I have hooked my trailer up without spring bars to take it short distances and notice quite a bit of rear end sag. I could get air bags or helper springs but why do that when a weight distributing hitch will solve the problem for less $$?
A weight distributing hitch attempts to make the trailer and the tow vehicle a single unit rather than a truck towing a trailer. I like that when I face extreme towing conditions such as emergency handling, hard braking or going down a steep, curvy mountain road.
The Equalizer hitch has an integrated sway control system. Airstreams tow well and reduce sway but I notice a bit of buffeting back and forth when I get passed by a 75 mph semi in a crosswind. Without sway control the buffeting would be worse.
There is no downside to having a weight distributing hitch. Reeses and Equalizers are about $500. If you look around you can find a used one for half of that and unless abused, they last a long time. My Equalizer was included when I purchased the used trailer. I have towed with it eight years and lots of miles with it and it shows almost no wear. It takes me maybe a couple of minutes more to hitch up, but it is worth it.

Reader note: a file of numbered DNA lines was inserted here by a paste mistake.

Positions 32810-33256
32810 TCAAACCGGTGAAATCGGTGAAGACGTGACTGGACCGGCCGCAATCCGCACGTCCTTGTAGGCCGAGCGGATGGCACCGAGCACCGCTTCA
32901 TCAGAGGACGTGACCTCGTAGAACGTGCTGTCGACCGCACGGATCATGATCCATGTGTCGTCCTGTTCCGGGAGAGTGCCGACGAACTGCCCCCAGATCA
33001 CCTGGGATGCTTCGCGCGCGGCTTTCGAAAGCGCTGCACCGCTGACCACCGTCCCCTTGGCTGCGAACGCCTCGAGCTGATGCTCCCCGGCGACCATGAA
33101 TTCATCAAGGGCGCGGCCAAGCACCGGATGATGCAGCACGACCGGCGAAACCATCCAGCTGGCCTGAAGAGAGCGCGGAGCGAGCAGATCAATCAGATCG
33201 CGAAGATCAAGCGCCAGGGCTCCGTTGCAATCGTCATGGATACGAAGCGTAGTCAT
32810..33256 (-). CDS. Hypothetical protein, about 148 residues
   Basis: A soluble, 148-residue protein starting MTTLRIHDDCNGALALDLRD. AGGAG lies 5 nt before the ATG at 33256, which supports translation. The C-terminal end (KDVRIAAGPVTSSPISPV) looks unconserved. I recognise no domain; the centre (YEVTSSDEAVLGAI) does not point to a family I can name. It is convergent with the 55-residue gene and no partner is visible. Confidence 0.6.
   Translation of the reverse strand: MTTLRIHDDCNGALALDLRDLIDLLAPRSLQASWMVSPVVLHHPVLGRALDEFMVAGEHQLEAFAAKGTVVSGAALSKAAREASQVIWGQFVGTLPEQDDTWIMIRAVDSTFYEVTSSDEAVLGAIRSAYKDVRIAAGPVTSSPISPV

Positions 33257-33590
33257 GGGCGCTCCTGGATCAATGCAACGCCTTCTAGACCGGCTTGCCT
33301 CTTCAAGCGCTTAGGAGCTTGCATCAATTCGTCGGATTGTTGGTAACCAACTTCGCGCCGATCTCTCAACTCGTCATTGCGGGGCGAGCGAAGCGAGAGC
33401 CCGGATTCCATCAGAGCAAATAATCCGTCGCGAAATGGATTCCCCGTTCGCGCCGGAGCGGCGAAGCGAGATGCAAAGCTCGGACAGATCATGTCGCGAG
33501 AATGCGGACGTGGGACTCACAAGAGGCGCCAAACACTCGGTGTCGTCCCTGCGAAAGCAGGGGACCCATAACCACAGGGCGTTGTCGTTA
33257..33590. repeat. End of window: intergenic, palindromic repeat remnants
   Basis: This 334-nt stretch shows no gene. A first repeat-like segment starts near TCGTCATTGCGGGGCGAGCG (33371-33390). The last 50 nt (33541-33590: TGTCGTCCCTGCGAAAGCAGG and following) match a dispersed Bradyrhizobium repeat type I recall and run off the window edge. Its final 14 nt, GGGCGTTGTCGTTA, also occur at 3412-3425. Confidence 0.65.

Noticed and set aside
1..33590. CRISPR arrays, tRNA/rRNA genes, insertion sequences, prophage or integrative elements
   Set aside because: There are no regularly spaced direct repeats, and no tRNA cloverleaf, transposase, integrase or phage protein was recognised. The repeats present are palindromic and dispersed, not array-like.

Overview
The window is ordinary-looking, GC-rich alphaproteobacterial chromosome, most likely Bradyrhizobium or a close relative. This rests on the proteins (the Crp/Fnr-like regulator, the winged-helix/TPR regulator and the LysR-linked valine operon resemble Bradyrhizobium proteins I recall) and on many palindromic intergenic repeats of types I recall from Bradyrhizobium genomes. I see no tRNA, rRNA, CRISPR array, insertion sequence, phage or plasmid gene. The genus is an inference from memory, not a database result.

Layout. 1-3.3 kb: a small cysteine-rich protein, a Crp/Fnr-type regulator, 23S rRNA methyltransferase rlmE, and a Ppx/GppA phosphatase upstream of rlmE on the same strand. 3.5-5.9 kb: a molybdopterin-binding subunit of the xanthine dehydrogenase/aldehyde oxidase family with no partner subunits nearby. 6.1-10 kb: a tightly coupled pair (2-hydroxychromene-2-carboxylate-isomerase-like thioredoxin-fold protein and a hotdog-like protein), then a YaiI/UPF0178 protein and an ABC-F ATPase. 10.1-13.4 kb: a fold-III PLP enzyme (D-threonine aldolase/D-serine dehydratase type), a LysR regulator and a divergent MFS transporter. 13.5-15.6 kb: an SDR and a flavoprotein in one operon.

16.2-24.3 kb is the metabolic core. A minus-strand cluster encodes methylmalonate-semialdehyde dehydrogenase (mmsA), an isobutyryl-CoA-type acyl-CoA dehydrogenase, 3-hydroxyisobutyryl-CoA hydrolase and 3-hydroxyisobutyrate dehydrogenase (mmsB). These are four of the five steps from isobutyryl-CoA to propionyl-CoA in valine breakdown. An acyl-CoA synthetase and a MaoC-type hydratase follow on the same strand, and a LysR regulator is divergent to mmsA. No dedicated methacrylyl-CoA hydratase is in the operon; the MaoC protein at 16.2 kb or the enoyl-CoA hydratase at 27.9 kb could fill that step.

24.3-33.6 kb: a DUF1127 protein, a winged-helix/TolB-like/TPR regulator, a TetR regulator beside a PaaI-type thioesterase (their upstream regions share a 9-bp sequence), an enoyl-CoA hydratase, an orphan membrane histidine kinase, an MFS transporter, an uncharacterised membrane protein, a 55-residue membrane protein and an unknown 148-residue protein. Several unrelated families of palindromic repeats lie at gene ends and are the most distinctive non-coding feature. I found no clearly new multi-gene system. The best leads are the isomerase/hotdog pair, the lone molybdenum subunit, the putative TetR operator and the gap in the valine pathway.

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Old 04-26-2013, 07:16 PM   #4

2003 25' Classic
Zanadude Nebula , WNY
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Thumbs up Welcome Aboard....

We tow with a 2500 Burb....wouldn't go without WD, sway, and quality brake controller.
Peace of mind, safety...ours and fellow travelers.

AF #1

"Sticks & stones can break your bones...and hail will dent your Airstream"

So when is this..."old enough to know better" supposed to kick in?
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Old 04-26-2013, 07:28 PM   #5